Tom Pope, One Square Club, 2018, installion view. Courtesy: The artis
Tom Pope, One Square Club, 2018, installation view. Courtesy: The artist

At Paramount’s Backlot — the set where urban street scenes are filmed — the physical installation of One Square Club will invite participants into a space measuring one square meter. Upon entry, guests are hosted by Pope, who stands behind the bar to greet his audience: they are offered a drink (champagne, a soft drink, or water), a choice of music selection, and asked what topics they’d like the discuss. Up to three can be in the club with the artist at one time.

The idea for One Square Club started with a newspaper article Pope read about the extreme nature of the housing market, which compared the average cost of a single square meter in different areas — and the extreme cost of a single meter of central urban real estate in London, Los Angeles and other global cities. ‘The absurdity of the housing market and money was the background for this piece,’ the artist explains. ‘The commodity of space is such a wild thing now’.

The model of old school British members’ clubs, and the way they employ self-important norms and ideals, as well as the symbolism of closed spaces, enter into the work. While in One Square Club, he says, ‘you’re forced to face the fact that you’re just that little bit closer to others than you might otherwise choose to be.’

While Pope says there’s often ‘an underlying political comment or idea’ in his works, One Square Club also explores time and place in an almost conceptual way. Since one square meter of real estate costs much more in LA than it would in Iowa, Pope wonders, ‘could the work change locales and thus its value - depending on where you put it?’ There’s also delight and joviality in the piece. Pope earned a BA and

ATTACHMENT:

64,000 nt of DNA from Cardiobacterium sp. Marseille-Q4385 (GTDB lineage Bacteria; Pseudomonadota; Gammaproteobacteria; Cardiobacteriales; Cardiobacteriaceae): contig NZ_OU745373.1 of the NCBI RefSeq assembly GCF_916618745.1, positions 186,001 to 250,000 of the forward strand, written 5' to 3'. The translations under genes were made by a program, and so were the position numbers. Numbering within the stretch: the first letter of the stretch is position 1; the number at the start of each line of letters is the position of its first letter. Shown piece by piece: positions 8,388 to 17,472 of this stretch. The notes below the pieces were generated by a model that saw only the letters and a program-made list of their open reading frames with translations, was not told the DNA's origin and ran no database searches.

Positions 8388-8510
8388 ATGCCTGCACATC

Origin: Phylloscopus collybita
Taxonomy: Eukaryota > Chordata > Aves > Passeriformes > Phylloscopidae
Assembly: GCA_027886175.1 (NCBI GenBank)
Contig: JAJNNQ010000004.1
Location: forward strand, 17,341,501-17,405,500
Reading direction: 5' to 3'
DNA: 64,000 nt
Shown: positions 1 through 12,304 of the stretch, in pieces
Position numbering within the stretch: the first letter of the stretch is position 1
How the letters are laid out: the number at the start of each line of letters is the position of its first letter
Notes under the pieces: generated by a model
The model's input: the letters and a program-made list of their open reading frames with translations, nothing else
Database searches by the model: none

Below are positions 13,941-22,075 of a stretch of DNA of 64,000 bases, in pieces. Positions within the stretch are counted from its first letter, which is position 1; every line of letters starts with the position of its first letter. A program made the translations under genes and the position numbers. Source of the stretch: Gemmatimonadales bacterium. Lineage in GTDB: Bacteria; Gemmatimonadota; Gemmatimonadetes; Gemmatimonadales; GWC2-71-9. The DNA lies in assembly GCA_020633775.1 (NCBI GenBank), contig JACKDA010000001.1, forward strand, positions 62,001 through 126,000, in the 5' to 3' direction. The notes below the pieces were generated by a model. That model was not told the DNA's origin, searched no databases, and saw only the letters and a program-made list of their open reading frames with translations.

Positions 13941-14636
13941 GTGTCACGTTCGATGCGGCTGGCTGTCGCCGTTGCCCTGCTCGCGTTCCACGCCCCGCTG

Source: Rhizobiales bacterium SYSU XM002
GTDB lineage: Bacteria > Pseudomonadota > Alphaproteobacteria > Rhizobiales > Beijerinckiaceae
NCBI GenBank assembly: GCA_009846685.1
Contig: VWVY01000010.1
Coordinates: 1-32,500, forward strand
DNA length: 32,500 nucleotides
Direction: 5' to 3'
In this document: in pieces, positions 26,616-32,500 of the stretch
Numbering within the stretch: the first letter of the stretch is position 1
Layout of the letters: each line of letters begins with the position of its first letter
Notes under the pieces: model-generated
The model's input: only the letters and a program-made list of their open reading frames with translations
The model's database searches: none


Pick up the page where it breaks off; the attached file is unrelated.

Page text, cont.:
MA in Photography, but took the leap into multimedia and installation art following his realization that ‘the act of making a photograph is a performance.’ ‘A lot of my practice has to do with performance, participation and play’, he continues ‘I can make art accessible through being a lot of fun.’

The accessibility of art is a key priority for Deutsche Bank, a long-time partner of Frieze since 2004. As part of the bank’s Art, Culture & Sports Program, it manages, loans and displays a staggering collection of contemporary art, as well as fostering engagement and participation and supporting emerging talent, not least by purchasing contemporary works directly from galleries (including at Frieze fairs).

‘We’ve been collecting works for nearly 40 years, starting in the late 1970s’, says Britta Färber, Deputy Global Head of Art and Chief Curator for the Deutsche Bank Collection. ‘Beginning as a German collection and growing with the bank’s business into a global collection, we aren’t keeping these works in the archives — 95% of the works are visible and on the wall; we show the works in more than 700 Deutsche Bank locations in 40 countries worldwide.’ The efforts are rooted in a belief that art works ‘bring new perspective’, Färber says. ‘We’re giving this fresh perspective to our clients, partners, employees, and the public. We believe contemporary art is a think tank for the future.’

This article appeared in Frieze Week, Los Angeles 2019

Main image: Victoria Fu, Belle Captive, 2014, installation view. Courtesy: Simon Preston, New York and Honor Fraser, Los Angeles